I picked up "Harry Potter and the Deathly Hollows" (aka the end of the series), but I decided to reread the first six books in order, because I'd forgotten so many of the details and even supporting characters. I'm currently just into "Harry Potter and the Order of the Phoenix" (aka #5), and here's something that's been troubling me:
Okay, the four Houses of Hogwarts are Gryffindor, Hufflepuff, Ravenclaw, and Slytherin. As everyone knows, Slytherin is for the (overly)ambitious, and it also gets more than its share of the evil-minded. Gryffindor is for our heroes and is noted for prizing courage. Hufflepuff is for the loyal, and Ravenclaw for the witty and clever ones. It's also implied that the Ravenclaw students are intellectual snobs. (I'm pretty sure I'd be in Ravenclaw . . . .)
So why is it that Hermione Granger, Ms. Top Student in Her Class, Ms. Know It All From Books, is in Gryffindor, and not Ravenclaw? Oh sure, narratively, she's in Gryffindor because otherwise she wouldn't be as close to Harry Potter. But doesn't she seem like she belongs in Ravenclaw?
(And on that note, is it a little stereotypical that the one major Asian character, Cho Chang, just happens to be in Ravenclaw?!?)
UPDATE: As a commenter notes, author J.K. Rowling sort of addresses my question in "Harry Potter and the Order of the Phoenix." On page 399, there's the following exchange between another student and Hermione:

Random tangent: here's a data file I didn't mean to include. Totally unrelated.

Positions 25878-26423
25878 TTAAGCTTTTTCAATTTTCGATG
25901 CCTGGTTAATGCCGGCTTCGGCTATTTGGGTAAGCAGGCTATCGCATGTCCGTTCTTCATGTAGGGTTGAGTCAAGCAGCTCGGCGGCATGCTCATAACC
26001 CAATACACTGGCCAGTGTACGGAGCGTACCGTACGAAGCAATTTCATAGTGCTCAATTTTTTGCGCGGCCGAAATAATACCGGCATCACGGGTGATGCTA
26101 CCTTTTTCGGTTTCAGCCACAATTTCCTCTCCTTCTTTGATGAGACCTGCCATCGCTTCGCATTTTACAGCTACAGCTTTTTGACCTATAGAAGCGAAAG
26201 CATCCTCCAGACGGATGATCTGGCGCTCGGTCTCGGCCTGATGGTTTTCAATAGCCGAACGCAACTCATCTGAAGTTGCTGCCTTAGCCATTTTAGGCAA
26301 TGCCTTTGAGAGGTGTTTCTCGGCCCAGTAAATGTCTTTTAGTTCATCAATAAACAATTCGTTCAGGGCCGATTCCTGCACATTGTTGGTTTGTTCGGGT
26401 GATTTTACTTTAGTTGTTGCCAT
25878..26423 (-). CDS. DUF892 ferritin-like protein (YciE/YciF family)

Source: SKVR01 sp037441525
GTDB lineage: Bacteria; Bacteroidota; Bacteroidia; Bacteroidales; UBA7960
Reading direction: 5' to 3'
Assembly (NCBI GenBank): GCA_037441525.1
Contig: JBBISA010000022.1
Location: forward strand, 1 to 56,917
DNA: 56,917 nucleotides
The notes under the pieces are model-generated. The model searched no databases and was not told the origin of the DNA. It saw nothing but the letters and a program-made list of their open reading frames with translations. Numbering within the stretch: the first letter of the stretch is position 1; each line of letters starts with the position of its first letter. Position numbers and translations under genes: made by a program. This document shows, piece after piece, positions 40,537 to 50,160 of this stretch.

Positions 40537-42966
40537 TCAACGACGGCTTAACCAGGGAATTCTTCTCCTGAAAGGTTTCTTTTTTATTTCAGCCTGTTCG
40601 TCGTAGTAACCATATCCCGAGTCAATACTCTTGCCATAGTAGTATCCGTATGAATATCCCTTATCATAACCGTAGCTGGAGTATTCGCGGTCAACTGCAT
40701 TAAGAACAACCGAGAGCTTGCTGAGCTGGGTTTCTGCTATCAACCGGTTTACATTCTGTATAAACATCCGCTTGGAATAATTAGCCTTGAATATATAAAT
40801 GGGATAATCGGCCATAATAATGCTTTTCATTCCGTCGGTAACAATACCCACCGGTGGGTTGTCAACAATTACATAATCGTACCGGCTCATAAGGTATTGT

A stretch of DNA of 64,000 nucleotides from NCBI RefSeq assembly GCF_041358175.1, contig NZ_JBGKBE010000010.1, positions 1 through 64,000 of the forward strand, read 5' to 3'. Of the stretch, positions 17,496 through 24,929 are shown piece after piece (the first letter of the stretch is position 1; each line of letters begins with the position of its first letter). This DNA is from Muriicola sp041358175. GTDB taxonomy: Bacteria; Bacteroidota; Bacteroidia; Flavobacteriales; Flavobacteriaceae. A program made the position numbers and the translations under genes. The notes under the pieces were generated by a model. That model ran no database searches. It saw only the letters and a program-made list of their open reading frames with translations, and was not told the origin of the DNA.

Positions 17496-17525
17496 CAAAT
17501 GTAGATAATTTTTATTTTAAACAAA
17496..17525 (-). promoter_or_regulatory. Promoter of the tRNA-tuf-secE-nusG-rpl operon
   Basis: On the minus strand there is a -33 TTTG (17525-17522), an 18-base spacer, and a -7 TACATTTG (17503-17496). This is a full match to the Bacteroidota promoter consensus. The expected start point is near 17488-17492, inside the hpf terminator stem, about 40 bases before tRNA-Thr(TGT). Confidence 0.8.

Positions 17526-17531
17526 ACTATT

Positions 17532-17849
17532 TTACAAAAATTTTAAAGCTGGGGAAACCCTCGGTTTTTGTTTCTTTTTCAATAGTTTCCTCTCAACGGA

"How come you're not in Ravenclaw?" he demanded, staring at Hermione with something close to wonder. "With brains like yours?"
"Well, the Sorting Hat did seriously consider putting me in Ravenclaw during my Sorting," said Hermione brightly, "but it decided on Gryffindor in the end."
Eh . . . this acknowledges the validity of my question, but it does nothing to answer it. With Harry Potter, for example, the Sorting Hat thought about putting him in Slytherin, but Harry let the hat know in no uncertain terms that he definitely did not want to be in Slytherin. There's no equivalent reason that Hermione would have felt such antipathy for Ravenclaw. Now it is true that Hermione has exhibited much courage during the series, and perhaps the Sorting Hat decided that courage more than intellect was her defining character . . . but that doesn't seem quite right to me.